Good Little Soldiers

In a futile attempt to erase our past, we deprive the community of our healing gift. If we conceal our wounds out of fear and shame, our inner darkness can neither be illuminated nor become a light for others.  ~ Brennan Manning

As the daughter of an ex-Marine and School Superintendent, I learned the life of perfected performance at an early age. I got good grades, I was always polite and I knew how to conduct myself in every social situation. I knew that, as the Superintendent’s daughter, my behavior reflected on my Dad.

A year or so before he died, Dad apologized for being so tough on my sister and me, saying: I didn’t know anything about being a father, I just wanted to raise good little soldiers. I think I always understood that on some level. He was a good father and I never doubted his love. His approval, however, was conditional and continued to be a major behavior modifier for me, from childhood into my adult life.

In time, I transferred a significant portion of that same perfected behavior and desire for approval from my earthly father to my heavenly One. I did good deeds, I was always polite and I knew how to conduct myself in every religious situation.

I thought I could fulfill my responsibility to community and to God by continuing to be a good little soldier. I concealed my wounds out of fear and shame. As Brennan says, in doing that, not only could my inner darkness not be illuminated (even to myself) but I was a very weak light for others.

Those that God has used most profoundly in my life, haven’t been the perfect Christian soldiers. They’ve been the ones who’ve crawled to the stream, so thirsty that they shamelessly gulped water with trembling hands. They are the broken healers who share their struggles; who’ve found grace and who grant grace as a healing gift. I pray to be more and more like them.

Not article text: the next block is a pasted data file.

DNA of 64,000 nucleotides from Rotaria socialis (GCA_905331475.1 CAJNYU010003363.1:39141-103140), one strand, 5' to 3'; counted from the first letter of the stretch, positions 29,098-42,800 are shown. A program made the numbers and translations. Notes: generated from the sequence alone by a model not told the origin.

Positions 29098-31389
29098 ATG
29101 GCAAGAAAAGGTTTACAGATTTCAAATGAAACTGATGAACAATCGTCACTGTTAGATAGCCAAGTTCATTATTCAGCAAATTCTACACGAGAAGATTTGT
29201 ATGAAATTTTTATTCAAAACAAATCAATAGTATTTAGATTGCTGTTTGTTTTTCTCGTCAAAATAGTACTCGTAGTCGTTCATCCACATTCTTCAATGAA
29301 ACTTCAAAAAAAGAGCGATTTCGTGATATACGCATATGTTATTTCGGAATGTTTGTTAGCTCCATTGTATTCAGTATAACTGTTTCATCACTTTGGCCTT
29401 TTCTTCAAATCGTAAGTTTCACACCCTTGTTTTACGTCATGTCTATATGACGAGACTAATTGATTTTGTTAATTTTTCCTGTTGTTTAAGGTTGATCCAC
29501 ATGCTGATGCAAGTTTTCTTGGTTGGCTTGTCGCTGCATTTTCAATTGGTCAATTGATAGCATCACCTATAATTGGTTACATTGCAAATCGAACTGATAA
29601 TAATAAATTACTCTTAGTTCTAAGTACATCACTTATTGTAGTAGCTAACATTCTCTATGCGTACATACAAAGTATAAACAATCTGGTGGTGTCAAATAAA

Author: Debbie

A former counselor and public speaker, I'm grateful for many, many things - God's grace most of all!

27 thoughts on “Good Little Soldiers”

  1. I heard Brennan Manning speak about 25 years ago, at a Youth Specialties Convention. I had no idea who he was before that, but his insight set me on my heels and made so much sense. Then I read his book, “The Lion and the Lamb, the Relentless Tenderness of Jesus”. Our world is sorely in need of authentic lives and voices, people willing to become real.

    1. Paulann – Have you read The Ragamuffin Gospel? It’s Brennan 101. Rich Mullins came up with the name of his band after reading it (I think I have that right). Very grace filled and very authentic.
      Merton, Nouwen, Manning and Lewis help me keep it real in my own heart.
      My kids both heard Brennan speak when they were in college.They’d already read some of his books. They said he was different than they’d expected, but in a really good way. 😀
      ~ Debbie

      1. I have read the Ragamuffin Gospel. After hearing Manning speak, I read every thing I could get my hands on. His words embraced, rather than judged. It was so refreshing. I think I may have a cassette recording of the speech I heard. I’m on a search to retrieve it and listen again, and remember our call to be gracious to one another.

        Your list of “thinkers” definitely push us toward self awareness and authenticity. I frequently find those truths in children’s books, too. Have you read The Miraculous Journey of Edward Tulane? The author is Kate DiCamillo. There is a nice website at

        Thanks again for the reminder of Brennan Manning. Paulann

    2. Paulann – What a grand suggestion. Although it sounds very familiar, I just went to the link and I don’t believe I have read it, but I will! Thank you! How fun! 😀

  2. Oh, WOW–it’s amazing that I should read this today. I so agree that if we don’t show ourselves “authentic”, we won’t be “translucent”–allowing the Light of His grace and unfailing love to shine through for others. Joyce Meyer is one of my fave Bible teachers for this very reason. Thanks much! God bless you richly.